You also work with the Arts Council England. What kind of support do you get from them specifically?
The Arts Council England has been really supportive of us. But, we are not like many of the organizations they work with. The way the Council is structured in the last few years, they have several major programs; one of which has the Music department and the Visual Arts department, etc., and then they have another program is about social engagement through the arts. We are involved in these programs, so it is hard for people to work out who we should be talking to.
 Also there are regional centers, and since our office is in London we usually talk with the London but our biggest work is in Newcastle. That makes it difficult as well, because we are talking in London about things going on in Newcastle. So that makes communication complex. But each year we apply for funding and each year they are giving us more. So, they are very supportive of our work. They give several kinds of grants. One of them is project grants (Grants for the arts), which is what we are getting, and another is Regular funding for organizations, or RFOs, but we are not a part of that yet. Eventually, I am looking to become a RFO.

SWO does workshops in 11 homeless centers around the country, in Newcastle, London, Luton, Nottingham, Manchester, etc. What kind of partnership do you have with these centers?
We run our workshops in the centers, so we are a resident company in the center. In all the workshops that we run, we always insist that the center support people are on hand to look after the practical needs of the people we are just supplying the art. That is the relationship we have. We can’t work without the support workers there. So we choose centers that have that kind of support system to do our workshops. As for how we chose the centers we work at, there is no single reason the 11 centers we are presently working at were chosen. We don’t necessarily choose centers that have a high appreciation of the arts. Sometimes we have identified areas that we wanted to work in. There are some very deprived areas in the UK and it is often more interesting to work in those areas. It is more challenging.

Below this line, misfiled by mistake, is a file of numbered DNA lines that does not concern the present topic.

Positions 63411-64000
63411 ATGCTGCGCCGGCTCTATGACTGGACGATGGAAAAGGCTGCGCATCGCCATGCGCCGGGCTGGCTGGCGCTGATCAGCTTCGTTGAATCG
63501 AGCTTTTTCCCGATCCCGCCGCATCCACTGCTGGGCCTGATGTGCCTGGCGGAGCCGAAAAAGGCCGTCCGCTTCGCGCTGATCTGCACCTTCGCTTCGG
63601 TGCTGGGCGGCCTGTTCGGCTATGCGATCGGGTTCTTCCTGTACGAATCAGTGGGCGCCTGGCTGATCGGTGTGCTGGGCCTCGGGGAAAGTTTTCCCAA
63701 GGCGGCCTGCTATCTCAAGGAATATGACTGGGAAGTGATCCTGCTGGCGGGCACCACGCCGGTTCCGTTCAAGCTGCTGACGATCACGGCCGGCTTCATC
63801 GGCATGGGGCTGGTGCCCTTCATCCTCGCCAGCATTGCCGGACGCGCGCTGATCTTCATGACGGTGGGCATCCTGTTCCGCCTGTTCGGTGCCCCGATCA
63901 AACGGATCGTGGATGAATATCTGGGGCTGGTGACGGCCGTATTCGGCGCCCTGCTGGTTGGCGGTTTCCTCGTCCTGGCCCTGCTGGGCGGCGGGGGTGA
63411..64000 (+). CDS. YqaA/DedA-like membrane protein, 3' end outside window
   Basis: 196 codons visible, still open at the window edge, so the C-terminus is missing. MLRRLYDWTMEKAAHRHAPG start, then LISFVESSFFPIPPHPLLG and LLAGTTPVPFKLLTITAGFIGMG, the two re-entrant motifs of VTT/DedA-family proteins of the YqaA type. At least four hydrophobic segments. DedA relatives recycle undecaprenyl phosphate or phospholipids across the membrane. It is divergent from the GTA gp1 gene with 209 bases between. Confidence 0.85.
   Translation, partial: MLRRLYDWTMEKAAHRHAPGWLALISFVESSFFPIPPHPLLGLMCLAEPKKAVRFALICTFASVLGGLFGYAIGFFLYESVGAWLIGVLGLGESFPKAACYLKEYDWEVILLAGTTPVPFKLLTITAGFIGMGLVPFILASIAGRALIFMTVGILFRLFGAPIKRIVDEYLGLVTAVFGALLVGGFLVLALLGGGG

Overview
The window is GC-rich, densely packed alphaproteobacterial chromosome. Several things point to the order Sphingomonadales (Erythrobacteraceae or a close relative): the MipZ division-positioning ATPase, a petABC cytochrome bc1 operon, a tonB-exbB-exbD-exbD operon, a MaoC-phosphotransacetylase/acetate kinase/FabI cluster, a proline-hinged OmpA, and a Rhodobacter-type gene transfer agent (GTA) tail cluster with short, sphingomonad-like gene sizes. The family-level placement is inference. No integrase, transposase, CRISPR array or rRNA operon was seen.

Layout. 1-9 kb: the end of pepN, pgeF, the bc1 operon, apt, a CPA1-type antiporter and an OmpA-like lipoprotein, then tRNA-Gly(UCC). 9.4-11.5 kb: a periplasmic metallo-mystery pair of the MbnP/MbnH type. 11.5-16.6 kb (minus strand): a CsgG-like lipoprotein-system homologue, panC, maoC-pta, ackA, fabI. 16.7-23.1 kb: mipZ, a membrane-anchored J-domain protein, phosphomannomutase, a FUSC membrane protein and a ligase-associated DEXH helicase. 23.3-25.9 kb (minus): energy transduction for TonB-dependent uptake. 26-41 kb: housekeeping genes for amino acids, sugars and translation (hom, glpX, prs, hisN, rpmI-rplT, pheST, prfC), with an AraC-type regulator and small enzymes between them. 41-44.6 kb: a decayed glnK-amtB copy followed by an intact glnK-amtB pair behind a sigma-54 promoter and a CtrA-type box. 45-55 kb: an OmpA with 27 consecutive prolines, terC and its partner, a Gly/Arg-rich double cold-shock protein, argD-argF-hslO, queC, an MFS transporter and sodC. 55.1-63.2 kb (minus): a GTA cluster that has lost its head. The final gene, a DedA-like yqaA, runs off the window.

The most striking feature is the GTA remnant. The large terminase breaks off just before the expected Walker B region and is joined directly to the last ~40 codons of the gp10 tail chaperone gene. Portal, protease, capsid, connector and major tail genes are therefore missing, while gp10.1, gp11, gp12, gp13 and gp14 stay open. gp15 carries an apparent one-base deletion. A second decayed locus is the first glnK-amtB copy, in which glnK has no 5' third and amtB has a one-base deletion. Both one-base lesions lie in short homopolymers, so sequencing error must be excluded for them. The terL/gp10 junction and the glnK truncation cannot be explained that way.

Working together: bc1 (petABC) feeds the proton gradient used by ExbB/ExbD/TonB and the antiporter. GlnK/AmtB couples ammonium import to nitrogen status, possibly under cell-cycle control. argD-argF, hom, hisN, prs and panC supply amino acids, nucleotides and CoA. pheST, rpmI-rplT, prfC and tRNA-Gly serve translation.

On the positive side we have a model that works and it has a good track record and quite a good reputation. We need more funding but, practically, on the ground, we could work in 50 centers next year. On the downside, I wonder if that would dilute the quality of what we do, the quality. Do I want to be in charge of a charity that becomes so large that I don’t now the quality of work that is going on in all the centers we are working with? We are going through a strategic review with consultants to trying to decide how to grow in the future.